Saturday, February 04, 2017

100 Year Flashback: MERRY AND BRIGHT (1917)

Merry and Bright was a weekly comic published by The Amalgamated Press from 1910 to 1935. It was printed with black ink on green paper, and, like most A.P. comics, had just 8 tabloid sized pages. 

I bought this issue from 1917 recently, in fantastic condition proving, as I've always said, that if comics are looked after they won't fall apart after a few decades. 

The cover strip features Phil Ray, a music-hall comedian of the time. Decades before Look-In, it was a trend to feature celebrities in strip form. (A.P. would emphasise this even more when they launched Film Fun three years later in 1920.) Artwork by Swedish-born cartoonist Alex Akerbladh. 

As you may have noticed from the cover topline, Merry and Bright was about to absorb The Favourite Comic. Page two went into more detail in an editorial tucked away in the corner. (As always, click on the pages to see them full size.)

It's refreshing how honest the editorial is about the reasons for the merger. Here's a larger version to save you straining your eyes...

Merry and Bright had the usual equal division of strip pages and prose story pages. Here's another page of strips. Corny Cachou is by Bertie Brown. 

On the back page was Curly Kelly, drawn by G.M. Payne. I suspect that Curly may have been another real-life comedian of the day considering the strip uses a signature like the cover strip. Any info welcome.

I hope you've enjoyed this look back at what kids were reading a century ago. Please post your comments below if you're inclined. 

8 comments:

Peter Gray said...

Thanks Lew it really shows the era...

What a strange creepy clown type man for the cover...

I also always love the comic heading they had in those days..

Lew Stringer said...

Yes, those old comic logos were really nicely designed. They reflect the times, when signwriting was more ornate. Design is more basic these days, but time moves on.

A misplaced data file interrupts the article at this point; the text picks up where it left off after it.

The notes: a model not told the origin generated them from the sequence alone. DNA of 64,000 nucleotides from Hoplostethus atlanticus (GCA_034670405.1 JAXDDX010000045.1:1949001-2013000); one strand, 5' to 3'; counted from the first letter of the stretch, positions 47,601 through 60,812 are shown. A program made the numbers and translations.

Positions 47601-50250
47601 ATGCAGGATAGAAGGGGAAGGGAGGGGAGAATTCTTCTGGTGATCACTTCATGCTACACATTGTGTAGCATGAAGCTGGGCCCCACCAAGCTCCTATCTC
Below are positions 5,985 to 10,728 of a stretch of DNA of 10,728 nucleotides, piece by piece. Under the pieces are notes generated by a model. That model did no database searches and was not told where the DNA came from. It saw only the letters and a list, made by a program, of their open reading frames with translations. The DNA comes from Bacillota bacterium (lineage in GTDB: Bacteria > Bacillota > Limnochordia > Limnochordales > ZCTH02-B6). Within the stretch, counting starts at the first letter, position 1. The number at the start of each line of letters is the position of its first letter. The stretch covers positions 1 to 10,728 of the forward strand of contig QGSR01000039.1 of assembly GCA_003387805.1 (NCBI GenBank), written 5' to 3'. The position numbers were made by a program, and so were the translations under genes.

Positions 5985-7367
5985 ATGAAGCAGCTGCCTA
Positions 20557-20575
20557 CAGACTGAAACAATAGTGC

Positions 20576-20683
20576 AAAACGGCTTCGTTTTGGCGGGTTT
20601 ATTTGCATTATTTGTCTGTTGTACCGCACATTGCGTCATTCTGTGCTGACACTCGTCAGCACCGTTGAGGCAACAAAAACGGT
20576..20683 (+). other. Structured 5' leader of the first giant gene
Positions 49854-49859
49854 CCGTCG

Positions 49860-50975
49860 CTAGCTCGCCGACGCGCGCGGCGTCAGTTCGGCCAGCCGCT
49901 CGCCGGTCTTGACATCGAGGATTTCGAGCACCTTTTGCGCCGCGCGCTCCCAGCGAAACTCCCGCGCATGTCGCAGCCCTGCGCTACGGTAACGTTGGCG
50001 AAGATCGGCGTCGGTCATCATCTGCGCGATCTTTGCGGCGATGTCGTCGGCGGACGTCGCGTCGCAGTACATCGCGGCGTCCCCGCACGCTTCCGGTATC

Nutty Big D said...

I notice they are using the US spelling, ie "Favorite" comic. Perhaps back then it was more common in the UK, as was hyphenating to-day and to-morrow

Lew Stringer said...

Well spotted. I hadn't noticed that. Interesting! Perhaps before the war, copies had been exported to America?

Steve said...

I've never heard of Phil Ray. He must have been a big name to feature on the cover but I just had a quick Google and could hardly find any information about him.

I noticed one speech bubble creeping onto the cover. Any idea when the first speech bubble appeared and why do you think they overtook the written narrative at the bottom of a frame?

Lew Stringer said...

There's a couple of speech balloons on the cover and, as you can see, they also feature in the other strips too. Speech balloons have always figured in comics, and actually pre-date comics. More info here:

https://lewstringer.blogspot.co.uk/2013/11/todays-independent.html

The written narrative was mainly to give comics some literary merit but it gradually dropped out of favour over the years. It was still being used in comics such as Comic Cuts and Chips even in the 1950s though, and is still used in nursery comics to this day.

Manic Man said...

I know about Phil Ray but like 'Steve' said, there is little on old UK acts.. Sad to say America cares more about it's heritage in that respect then the UK does, even though ours is much longer.. sigh..

anyway, East London theatre Archive which isn't too bad but with an almost impossible search feature, might have some information to say if he was real or not, but like I noted, the search feature is impossible. For example, an 1904 programme for the London Music Hall features Phil Ray (Quaint Comedian) as one of the acts yet his name doesn't appear to find anything in any Search...

but you might be better off with the British newspaper archive. though it's a pay service outside of libraries (not all have access).

though I can find a popular Jack Kelly as a Comedian, or a Scottish 'Scotch Kelly' (very popular it seams).

kinda makes me think that maybe the signature was just used as part of the 'letter/diary' format of the strip..

Lew Stringer said...

I'm sure that the info on Phil Ray is out there in books, and possibly discussed in documentaries on the music hall acts. It's just not on the web. Actors and historians such as Roy Hudd would know of him, I'm sure.

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